Is Rental Income Really Passive, Positive Cashflow?
[Full Disclosure: I’m a licensed real estate salesperson with PropNex. Updating and maintaining this blog helps me condense and express my thoughts about the real estate scene in Singapore. Hope you enjoy the read! Feel free to ask me any question here, or drop me a DM on Facebook.]
A lot of people are under the impression that if you were to buy a property (or multiple properties), you can rent them out, collect rental as passive income (or cash flow) and retire early.
Some even think their tenant is “paying off their mortgage”.
So not only do they get rental income each month, they also get to own a property “for free” (after using rentals to pay for the monthly mortgage).
I have done the math and I’m here to tell you that is NOT the way you should be looking at it.
What you see or/and hear is only HALF the story… And I’m going to prove it to you in this article with real calculations.
By the end of the article, you will get the other half of the story and you can decide for yourself if rental income is really passive income or positive cash flow.
(This will help save you from making a couple of really expensive mistakes in your property investing/buying journey)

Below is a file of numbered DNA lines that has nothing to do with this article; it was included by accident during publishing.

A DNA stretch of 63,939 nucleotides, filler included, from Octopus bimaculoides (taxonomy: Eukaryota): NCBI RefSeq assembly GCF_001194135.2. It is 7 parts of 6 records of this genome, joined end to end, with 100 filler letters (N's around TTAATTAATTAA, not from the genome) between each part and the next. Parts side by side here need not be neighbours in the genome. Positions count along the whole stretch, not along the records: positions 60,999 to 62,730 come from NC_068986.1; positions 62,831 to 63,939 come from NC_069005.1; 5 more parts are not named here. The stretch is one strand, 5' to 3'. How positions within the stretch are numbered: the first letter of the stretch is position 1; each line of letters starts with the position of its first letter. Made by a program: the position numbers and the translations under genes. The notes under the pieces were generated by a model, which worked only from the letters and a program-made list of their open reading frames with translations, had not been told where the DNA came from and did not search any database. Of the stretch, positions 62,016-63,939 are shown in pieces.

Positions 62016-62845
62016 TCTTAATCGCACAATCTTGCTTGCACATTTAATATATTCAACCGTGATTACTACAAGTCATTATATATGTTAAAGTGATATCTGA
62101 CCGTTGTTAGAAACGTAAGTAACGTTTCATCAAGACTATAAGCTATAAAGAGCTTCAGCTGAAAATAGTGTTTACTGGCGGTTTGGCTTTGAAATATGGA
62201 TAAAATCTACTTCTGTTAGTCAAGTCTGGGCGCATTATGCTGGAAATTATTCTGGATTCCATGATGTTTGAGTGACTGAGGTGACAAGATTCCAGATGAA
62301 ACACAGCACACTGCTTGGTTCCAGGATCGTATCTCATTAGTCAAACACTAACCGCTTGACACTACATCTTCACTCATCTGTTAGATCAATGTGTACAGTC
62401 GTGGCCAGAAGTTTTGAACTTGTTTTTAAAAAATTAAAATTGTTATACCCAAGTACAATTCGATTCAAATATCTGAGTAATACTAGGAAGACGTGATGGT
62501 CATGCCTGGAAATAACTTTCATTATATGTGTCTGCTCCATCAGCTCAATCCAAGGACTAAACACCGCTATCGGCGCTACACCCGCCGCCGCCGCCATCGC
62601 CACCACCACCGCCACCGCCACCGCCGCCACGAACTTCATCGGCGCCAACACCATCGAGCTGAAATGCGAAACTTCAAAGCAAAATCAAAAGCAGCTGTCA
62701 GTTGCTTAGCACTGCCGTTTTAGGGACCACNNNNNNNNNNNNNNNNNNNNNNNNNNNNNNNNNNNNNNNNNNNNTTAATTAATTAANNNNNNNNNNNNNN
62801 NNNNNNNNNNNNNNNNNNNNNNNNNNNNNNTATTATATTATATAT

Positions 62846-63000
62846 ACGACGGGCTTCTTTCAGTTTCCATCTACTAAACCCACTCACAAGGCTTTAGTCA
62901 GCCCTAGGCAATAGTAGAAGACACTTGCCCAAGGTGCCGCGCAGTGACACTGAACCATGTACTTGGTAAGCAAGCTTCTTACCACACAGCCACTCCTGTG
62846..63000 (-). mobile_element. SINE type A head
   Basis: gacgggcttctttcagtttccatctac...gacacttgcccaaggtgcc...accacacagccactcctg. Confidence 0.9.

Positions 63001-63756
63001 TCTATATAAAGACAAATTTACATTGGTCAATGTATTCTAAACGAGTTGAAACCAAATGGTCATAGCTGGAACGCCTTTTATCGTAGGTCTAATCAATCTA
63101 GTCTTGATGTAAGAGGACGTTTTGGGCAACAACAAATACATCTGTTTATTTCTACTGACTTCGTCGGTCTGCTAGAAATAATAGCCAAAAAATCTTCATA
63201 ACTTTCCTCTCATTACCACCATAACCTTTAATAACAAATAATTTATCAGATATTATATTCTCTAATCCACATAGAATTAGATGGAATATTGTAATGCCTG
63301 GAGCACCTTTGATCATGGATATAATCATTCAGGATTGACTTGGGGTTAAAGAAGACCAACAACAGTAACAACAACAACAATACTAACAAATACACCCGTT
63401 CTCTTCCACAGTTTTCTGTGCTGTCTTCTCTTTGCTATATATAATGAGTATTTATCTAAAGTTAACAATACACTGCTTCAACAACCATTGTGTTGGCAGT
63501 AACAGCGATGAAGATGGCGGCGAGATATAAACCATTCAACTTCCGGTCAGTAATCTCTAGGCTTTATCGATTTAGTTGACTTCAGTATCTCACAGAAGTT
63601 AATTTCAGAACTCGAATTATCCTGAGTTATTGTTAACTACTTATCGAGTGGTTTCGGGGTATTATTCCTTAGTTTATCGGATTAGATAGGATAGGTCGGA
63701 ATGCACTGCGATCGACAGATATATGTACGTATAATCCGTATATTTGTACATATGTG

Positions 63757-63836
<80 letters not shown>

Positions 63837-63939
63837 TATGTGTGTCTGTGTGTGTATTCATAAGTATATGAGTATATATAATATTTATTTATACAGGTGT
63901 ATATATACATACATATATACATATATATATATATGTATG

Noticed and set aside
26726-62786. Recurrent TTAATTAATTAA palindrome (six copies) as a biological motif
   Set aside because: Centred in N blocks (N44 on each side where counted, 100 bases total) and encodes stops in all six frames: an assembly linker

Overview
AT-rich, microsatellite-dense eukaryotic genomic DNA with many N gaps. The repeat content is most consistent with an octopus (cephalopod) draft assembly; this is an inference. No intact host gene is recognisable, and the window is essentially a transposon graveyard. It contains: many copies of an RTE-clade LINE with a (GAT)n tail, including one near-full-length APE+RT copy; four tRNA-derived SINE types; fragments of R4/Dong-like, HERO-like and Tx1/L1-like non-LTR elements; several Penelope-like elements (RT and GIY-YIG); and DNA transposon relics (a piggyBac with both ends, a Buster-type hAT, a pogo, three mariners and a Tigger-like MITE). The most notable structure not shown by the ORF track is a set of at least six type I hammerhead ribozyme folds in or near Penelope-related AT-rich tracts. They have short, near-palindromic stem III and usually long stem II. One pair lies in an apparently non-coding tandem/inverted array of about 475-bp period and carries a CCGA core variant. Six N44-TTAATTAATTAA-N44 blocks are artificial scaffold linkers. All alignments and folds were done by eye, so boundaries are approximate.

Credits: Unsplash @chuttersnap
First, let’s understand what does positive cash flow actually means?
Assuming you buy a property for 1 million dollars.
You then took a bank loan covering 75% of the sum. That’s $750,000.
Assuming the interest rate is about 1.5–1.8% and you took out a 30 years mortgage, the monthly mortgage is roughly $2,500 every month.
Say you manage to rent out your property at $3,000/month.
That’s $3,000 rental income.
So $3,000 (rental income) — $2,500 (monthly mortgage) you have to pay back to the bank, every month you get $500 cash flow.
A lot of people talk about this $500 as passive cash flow or cash in the pocket/funds for retirement. But is this really the case?
Nope. Because this is only half the story.
What most people don’t know (or don’t talk about) is the whole range of costs in owning a property.
There are 8 Inevitable Costs in holding on to a property.
It doesn’t matter if you’re buying an HDB, industrial, commercial, landed property…
ANY property you buy in Singapore will be subjected to these 8 Inevitable Costs of ownership.
8 Inevitable Costs Of Ownership
They are 💸💸
- Bank Interest
- CPF Accrued Interest
- Maintenance Fee
- Property Tax
- Legal Fee
- Stamp Duty
- Agent Fee (when you sell the property)
As you can see, it’s a lot! But exactly how much damage does it cost?
I won’t talk about all 8 costs as that’s too much to cover and every house is different. If you want to know specifically how much your current or new house will cost you (or how much you can profit), you can reach out to me at +65 84845484 or firstname.lastname@example.org.
For this article, let’s talk about what most people are most confused (or interested to know more about) — CPF Accrued Interest.
⅛ of The Inevitable Costs Of Ownership: CPF Accrued Interest
First, what exactly is CPF Accrued Interest and how does it work?
When you keep your money in your CPF account, the Government pays you an accrued interest of 2.5% P.A.